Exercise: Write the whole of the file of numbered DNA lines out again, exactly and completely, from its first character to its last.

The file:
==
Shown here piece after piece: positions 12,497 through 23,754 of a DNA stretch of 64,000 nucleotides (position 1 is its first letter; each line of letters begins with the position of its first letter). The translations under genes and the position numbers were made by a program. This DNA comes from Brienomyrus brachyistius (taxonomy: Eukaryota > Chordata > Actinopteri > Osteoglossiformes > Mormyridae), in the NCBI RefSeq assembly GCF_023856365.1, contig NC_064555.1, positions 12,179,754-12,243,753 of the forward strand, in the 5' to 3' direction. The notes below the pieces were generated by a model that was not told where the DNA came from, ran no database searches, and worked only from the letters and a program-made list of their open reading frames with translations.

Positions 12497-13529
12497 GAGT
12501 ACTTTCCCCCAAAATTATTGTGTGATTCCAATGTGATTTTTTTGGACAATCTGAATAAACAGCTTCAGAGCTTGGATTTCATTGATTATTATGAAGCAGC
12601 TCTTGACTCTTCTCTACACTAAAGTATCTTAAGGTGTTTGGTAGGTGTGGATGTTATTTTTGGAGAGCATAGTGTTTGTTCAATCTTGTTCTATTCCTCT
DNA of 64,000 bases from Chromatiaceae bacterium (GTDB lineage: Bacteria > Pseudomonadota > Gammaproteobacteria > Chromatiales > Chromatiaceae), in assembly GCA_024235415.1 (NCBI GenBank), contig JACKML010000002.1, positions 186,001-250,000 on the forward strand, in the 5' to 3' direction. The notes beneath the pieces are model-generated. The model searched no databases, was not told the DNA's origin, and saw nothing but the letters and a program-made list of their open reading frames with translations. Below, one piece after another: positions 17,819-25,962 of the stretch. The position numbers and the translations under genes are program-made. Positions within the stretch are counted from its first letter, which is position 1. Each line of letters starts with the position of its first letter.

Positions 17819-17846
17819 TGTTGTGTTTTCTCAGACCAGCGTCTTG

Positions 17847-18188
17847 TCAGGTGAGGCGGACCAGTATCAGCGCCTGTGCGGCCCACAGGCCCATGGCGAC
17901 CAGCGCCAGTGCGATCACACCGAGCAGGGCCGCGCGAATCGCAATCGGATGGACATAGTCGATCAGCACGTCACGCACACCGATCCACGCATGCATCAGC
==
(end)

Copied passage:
Shown here piece after piece: positions 12,497 through 23,754 of a DNA stretch of 64,000 nucleotides (position 1 is its first letter; each line of letters begins with the position of its first letter). The translations under genes and the position numbers were made by a program. This DNA comes from Brienomyrus brachyistius (taxonomy: Eukaryota > Chordata > Actinopteri > Osteoglossiformes > Mormyridae), in the NCBI RefSeq assembly GCF_023856365.1, contig NC_064555.1, positions 12,179,754-12,243,753 of the forward strand, in the 5' to 3' direction. The notes below the pieces were generated by a model that was not told where the DNA came from, ran no database searches, and worked only from the letters and a program-made list of their open reading frames with translations.

Positions 12497-13529
12497 GAGT
12501 ACTTTCCCCCAAAATTATTGTGTGATTCCAATGTGATTTTTTTGGACAATCTGAATAAACAGCTTCAGAGCTTGGATTTCATTGATTATTATGAAGCAGC
12601 TCTTGACTCTTCTCTACACTAAAGTATCTTAAGGTGTTTGGTAGGTGTGGATGTTATTTTTGGAGAGCATAGTGTTTGTTCAATCTTGTTCTATTCCTCT
DNA of 64,000 bases from Chromatiaceae bacterium (GTDB lineage: Bacteria > Pseudomonadota > Gammaproteobacteria > Chromatiales > Chromatiaceae), in assembly GCA_024235415.1 (NCBI GenBank), contig JACKML010000002.1, positions 186,001-250,000 on the forward strand, in the 5' to 3' direction. The notes beneath the pieces are model-generated. The model searched no databases, was not told the DNA's origin, and saw nothing but the letters and a program-made list of their open reading frames with translations. Below, one piece after another: positions 17,819-25,962 of the stretch. The position numbers and the translations under genes are program-made. Positions within the stretch are counted from its first letter, which is position 1. Each line of letters starts with the position of its first letter.

Positions 17819-17846
17819 TGTTGTGTTTTCTCAGACCAGCGTCTTG

Positions 17847-18188
17847 TCAGGTGAGGCGGACCAGTATCAGCGCCTGTGCGGCCCACAGGCCCATGGCGAC
17901 CAGCGCCAGTGCGATCACACCGAGCAGGGCCGCGCGAATCGCAATCGGATGGACATAGTCGATCAGCACGTCACGCACACCGATCCACGCATGCATCAGC